Viewers seeking hilarious and affirming fare may enjoy this delightful sleeper hit of a rom-com that offers a soft edge to the genre while providing plenty of laughs and the personal perspective of the Bridget Jones movies. Toula Portokalos (Nia Vardalos), limited in her role in the family’s Greek restaurant and seen as a failure as she has yet to get married and have children, is slowly fading away. Determined to break free and change her fate, she attends community college and begins to come out of her shell. Just in time, it seems, for the nice and charming Ian Miller (John Corbett) to take notice. There is only one problem, which sends Toula’s family into a tailspin: Ian is not Greek. The culture clash combined with Toula and Ian’s sweet romance should please Fielding fans who have long cheered for Bridget and Mark Darcy to have a smoother path. The sequel, My Big Fat Greek Wedding 2, was released this year.
Sex and the City: The Complete Collection. color. Various, HBO Home Video. 2014 (1998–2004). DVD UPC 883929278565. $89.99. TV
Widely considered an American version of Fielding’s enterprise is this HBO series, based on the book by Candace Bushnell, about four singletons living in New York City. Fans of Fielding who are disposed to trade the zany laughter for a focused look at a high-octane search for love will find a sharper edge—and much more fashion—in the intertwined stories of friends Carrie Bradshaw (Sarah Jessica Parker), Samantha Jones (Kim Cattrall), Charlotte York (Kristin Davis), and Miranda Hobbes (Cynthia Nixon) as they navigate careers, sex, and relationships with varying degrees of success. Throughout, Carrie has an on-again, off-again relationship with Mr. Big (Chris Noth), who, depending on one’s point of view, is either more like Darcy or Bridget’s cad of an ex-boyfriend Daniel Cleaver. The first Sex and the City film, released in 2008, extends the exploits and style to new heights. Suggest both the TV series and the films to anyone who appreciates the feel of the Bridget films as well as the characters’ camaraderie, long-simmering romance, and intimate, confessional aspects.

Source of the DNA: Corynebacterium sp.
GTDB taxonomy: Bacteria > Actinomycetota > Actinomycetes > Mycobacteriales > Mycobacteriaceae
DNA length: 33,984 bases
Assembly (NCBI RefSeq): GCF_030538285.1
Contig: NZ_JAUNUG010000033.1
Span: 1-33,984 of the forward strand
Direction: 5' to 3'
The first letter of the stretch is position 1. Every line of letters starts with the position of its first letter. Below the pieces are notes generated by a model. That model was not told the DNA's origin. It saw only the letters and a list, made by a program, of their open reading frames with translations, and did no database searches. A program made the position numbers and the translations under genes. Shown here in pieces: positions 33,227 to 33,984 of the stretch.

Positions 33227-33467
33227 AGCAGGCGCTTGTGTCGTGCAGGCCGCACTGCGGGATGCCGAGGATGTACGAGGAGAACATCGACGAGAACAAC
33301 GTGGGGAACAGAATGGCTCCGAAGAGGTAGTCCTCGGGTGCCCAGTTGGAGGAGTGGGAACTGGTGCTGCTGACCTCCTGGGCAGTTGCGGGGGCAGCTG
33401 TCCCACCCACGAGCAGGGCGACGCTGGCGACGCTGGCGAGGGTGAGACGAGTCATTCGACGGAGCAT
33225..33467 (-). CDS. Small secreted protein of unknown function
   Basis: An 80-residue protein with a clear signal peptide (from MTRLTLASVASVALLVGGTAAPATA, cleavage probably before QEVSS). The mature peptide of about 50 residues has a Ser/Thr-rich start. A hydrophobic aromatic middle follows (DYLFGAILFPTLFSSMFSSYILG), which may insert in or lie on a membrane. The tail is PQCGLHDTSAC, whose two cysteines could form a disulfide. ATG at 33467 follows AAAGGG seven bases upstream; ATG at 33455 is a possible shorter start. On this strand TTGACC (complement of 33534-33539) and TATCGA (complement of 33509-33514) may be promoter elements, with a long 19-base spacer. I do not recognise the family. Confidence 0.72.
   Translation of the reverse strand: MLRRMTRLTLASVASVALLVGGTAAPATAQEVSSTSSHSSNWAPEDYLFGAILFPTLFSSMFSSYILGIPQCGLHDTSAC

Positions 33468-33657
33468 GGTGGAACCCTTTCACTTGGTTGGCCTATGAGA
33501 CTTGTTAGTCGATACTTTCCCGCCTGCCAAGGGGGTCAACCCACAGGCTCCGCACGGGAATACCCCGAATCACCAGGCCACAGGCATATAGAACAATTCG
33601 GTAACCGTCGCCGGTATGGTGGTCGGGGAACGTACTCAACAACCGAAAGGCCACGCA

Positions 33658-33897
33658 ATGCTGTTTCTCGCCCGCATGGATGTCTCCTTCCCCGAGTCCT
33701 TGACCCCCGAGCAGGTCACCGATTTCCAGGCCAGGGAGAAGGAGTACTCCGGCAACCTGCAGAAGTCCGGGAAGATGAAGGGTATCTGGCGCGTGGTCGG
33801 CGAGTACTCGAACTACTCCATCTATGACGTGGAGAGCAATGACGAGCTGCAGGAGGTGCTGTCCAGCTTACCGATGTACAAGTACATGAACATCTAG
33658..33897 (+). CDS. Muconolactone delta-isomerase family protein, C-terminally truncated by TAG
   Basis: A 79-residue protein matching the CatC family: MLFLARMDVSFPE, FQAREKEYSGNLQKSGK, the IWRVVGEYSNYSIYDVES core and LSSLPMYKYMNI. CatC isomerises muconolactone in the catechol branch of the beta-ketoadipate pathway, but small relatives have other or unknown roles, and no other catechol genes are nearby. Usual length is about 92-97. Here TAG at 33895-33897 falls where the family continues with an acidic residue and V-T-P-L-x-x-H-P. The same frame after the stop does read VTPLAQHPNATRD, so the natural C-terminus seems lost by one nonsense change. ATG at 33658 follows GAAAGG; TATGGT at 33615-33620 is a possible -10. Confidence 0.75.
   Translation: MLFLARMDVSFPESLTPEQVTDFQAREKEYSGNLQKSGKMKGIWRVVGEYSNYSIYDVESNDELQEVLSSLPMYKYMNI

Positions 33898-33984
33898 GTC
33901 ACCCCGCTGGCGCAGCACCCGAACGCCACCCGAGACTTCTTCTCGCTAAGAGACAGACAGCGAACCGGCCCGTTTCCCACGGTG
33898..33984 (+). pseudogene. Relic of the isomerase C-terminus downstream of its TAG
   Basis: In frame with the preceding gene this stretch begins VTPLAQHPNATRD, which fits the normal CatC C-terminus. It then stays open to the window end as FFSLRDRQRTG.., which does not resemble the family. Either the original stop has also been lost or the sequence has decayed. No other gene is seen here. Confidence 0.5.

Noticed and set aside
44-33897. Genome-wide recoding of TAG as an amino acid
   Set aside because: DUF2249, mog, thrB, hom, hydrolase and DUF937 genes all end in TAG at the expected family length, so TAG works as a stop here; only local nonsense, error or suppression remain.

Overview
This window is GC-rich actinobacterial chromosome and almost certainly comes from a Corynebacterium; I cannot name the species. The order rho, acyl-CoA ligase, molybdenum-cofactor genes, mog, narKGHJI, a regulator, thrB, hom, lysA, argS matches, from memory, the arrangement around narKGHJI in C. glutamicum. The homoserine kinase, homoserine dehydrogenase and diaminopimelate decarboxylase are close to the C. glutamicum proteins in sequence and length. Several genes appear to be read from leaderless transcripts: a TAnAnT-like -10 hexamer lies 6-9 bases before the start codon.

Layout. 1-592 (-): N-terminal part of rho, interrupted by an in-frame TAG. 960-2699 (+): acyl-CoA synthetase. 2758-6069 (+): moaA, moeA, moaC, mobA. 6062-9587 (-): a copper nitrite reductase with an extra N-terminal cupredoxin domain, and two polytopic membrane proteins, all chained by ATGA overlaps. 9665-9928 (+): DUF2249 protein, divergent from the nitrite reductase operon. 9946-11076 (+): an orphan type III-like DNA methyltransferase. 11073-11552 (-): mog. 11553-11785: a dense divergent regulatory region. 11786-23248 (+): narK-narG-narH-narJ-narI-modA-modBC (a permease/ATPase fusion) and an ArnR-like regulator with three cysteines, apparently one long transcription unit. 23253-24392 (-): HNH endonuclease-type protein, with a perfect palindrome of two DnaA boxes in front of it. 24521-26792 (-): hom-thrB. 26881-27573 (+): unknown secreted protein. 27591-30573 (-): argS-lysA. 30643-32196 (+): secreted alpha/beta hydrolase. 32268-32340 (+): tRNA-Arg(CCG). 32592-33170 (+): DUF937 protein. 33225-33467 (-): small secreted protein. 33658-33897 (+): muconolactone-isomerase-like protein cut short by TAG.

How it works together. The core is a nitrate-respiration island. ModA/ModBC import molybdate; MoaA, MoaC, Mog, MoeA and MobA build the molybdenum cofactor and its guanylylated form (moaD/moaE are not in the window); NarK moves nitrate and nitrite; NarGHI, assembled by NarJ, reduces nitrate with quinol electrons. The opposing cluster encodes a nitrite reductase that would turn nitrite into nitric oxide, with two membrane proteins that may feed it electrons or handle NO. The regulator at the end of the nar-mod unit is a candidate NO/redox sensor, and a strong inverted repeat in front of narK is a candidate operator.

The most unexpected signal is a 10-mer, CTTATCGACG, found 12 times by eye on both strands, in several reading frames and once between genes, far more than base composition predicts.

Fielding, Helen. Bridget Jones’s Diary. Penguin. 1999. 288p. ISBN 9780140280098. pap. $16; ebk. ISBN 9781101199541. F
Bridget Jones seems so ubiquitous, but as with J.K. Rowling’s Harry Potter, there are plenty of new readers who have yet to be introduced. The first book in the series remains a core work in its genre and decades later continues to fuel the film franchise. Bridget come across softer and less acidic on the big screen than she does on the page. Her diary can be biting. Yet in both versions, the humor and intimacy shine through. The plot involves an irreverent thirtysomething who acknowledges that her slightly out-of-control life would be better if she could stick to a plan that includes losing weight, developing a sense of inner poise, and finding a boyfriend with marriage on his mind. Much of that seems largely off the table as she pens her journal with razor-sharp wit. What readers do get is plenty of friendship, mother issues, and a wealth of insight into Bridget’s experiences, told in an addictively madcap, generous, and candid style. Of course a boyfriend eventually comes along, the wonderfully Austenesque Mark Darcy.